I had an editor that worked for me who was as “old school” as they came. He believed in such things as the “inverted pyramid,” concise leads, and newspapers are to be printed on paper, not posted online.
At the time — the mid 1990’s — he had a lot of company in his assessments, especially when it came to the online newspaper.
We went round and round about it. However, he agreed to post the day’s stories on the newspaper’s website — after 3 p.m. Being the boss does have its advantages.
I put a visitor counter on the page to see how many people would even care about the stories online.
Then, a funny thing happened. My editor started watching the counter each day.
He would run the numbers and see how many people viewed the website overnight. “150 last night,” he would say.
The numbers began to climb. “200 last night.”
Our site got picked up by a couple of search engines and that increased traffic. “500 last night.”
The anti-online guy started asking if we could put some breaking news items (i.e. traffic accident photos, weather alerts, etc.) online when they happened.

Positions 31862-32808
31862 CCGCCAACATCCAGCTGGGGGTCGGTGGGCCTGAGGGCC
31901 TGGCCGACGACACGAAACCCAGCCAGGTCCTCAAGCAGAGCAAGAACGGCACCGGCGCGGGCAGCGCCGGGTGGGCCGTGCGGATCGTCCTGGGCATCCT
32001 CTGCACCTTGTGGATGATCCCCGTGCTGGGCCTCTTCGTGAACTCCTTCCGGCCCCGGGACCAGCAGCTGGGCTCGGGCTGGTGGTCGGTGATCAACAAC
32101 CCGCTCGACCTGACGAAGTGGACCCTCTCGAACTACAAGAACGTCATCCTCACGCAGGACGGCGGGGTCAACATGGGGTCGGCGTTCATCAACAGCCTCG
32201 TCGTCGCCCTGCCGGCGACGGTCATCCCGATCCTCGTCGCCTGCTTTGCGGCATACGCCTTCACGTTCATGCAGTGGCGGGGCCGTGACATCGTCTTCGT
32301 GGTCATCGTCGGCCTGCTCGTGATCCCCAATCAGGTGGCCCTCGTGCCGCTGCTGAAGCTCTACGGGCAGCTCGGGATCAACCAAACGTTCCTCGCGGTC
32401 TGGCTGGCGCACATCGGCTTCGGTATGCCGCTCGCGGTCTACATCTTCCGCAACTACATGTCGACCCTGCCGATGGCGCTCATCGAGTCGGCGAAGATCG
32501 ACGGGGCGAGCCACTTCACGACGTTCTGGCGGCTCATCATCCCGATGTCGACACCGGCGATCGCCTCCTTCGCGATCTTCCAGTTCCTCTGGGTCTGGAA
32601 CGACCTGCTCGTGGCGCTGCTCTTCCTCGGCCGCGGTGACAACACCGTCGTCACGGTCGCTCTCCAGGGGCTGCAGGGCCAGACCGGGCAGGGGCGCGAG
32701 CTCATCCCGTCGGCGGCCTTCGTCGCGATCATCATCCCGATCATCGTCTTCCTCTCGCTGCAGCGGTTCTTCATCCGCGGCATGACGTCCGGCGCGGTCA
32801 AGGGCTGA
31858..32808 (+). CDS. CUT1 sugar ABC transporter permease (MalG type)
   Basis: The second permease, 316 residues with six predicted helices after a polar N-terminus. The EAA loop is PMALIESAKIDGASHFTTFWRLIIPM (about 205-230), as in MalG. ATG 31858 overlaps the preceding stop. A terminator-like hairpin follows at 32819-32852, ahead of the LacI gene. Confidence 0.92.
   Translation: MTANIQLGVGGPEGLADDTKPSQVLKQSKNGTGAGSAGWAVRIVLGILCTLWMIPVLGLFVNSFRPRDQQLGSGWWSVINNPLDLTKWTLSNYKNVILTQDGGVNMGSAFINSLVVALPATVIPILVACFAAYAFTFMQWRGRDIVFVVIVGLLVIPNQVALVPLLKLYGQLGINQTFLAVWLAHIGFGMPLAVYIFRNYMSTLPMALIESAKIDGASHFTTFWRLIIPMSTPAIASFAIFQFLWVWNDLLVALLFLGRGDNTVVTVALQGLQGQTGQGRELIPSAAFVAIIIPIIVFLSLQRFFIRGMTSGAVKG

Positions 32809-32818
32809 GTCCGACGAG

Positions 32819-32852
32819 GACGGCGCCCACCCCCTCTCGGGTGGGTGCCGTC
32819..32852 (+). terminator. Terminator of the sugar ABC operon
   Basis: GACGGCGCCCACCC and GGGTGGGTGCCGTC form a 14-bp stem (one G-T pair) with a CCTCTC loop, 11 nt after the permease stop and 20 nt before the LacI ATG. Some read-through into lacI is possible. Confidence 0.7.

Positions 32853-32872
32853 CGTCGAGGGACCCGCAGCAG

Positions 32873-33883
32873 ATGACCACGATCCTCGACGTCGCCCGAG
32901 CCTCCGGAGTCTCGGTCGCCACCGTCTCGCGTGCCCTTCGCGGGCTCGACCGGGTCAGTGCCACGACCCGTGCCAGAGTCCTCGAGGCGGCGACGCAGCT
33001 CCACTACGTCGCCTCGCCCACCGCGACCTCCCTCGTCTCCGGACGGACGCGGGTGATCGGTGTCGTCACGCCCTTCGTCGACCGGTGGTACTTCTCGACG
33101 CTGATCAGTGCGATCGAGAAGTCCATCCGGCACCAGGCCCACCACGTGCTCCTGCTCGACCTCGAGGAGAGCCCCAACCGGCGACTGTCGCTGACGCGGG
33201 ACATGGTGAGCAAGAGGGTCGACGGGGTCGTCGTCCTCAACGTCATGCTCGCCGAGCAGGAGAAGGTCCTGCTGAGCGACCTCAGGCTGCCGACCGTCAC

Of course I was all for that. It was a little more difficult to pull off in those days, as we still had to develop film and scan photographs to put them online.
As things warranted, my editor put them online — and watched the web traffic increase.
Fast forward 10 years…
I was on vacation with my family in the mountains of North Carolina. We were visiting my in-laws at a RV park near Asheville.
I woke up early one morning and ventured outside with my cup of coffee just in time to see the Citizen-Times carrier making his rounds. He must have thrown 90 percent of the RVs in that park.
As he passed, doors opened, followed by housecoats and slippers emerging from each RV. These people were anxiously awaiting their morning newspaper.
I was reminded of that “old school” editor who was so enamoured by the website traffic. His excitement turned a lot of his focus away from his “first love,” the printed newspaper.
What I witnessed that morning showed me that in our effort to stay relevant and embrace new technology opportunities, we should not forget who “brought us to the dance.”
The newspaper industry has to be all things to all people. To the baby-boomer and post-baby boomer, we need to be that consistent presence in print.
We live in a time of constant change and changing opportunities. The leader who can properly balance the old and the new will thrive throughout all these changes.
Whatever happened to the “old school” editor?
After he left our newspaper, he edited his hometown newspaper for many years. He left that job and now publishes an online only news site in that same town.
Funny how things (and people) can change.
What are some ways your industry has changed? How did you adapt?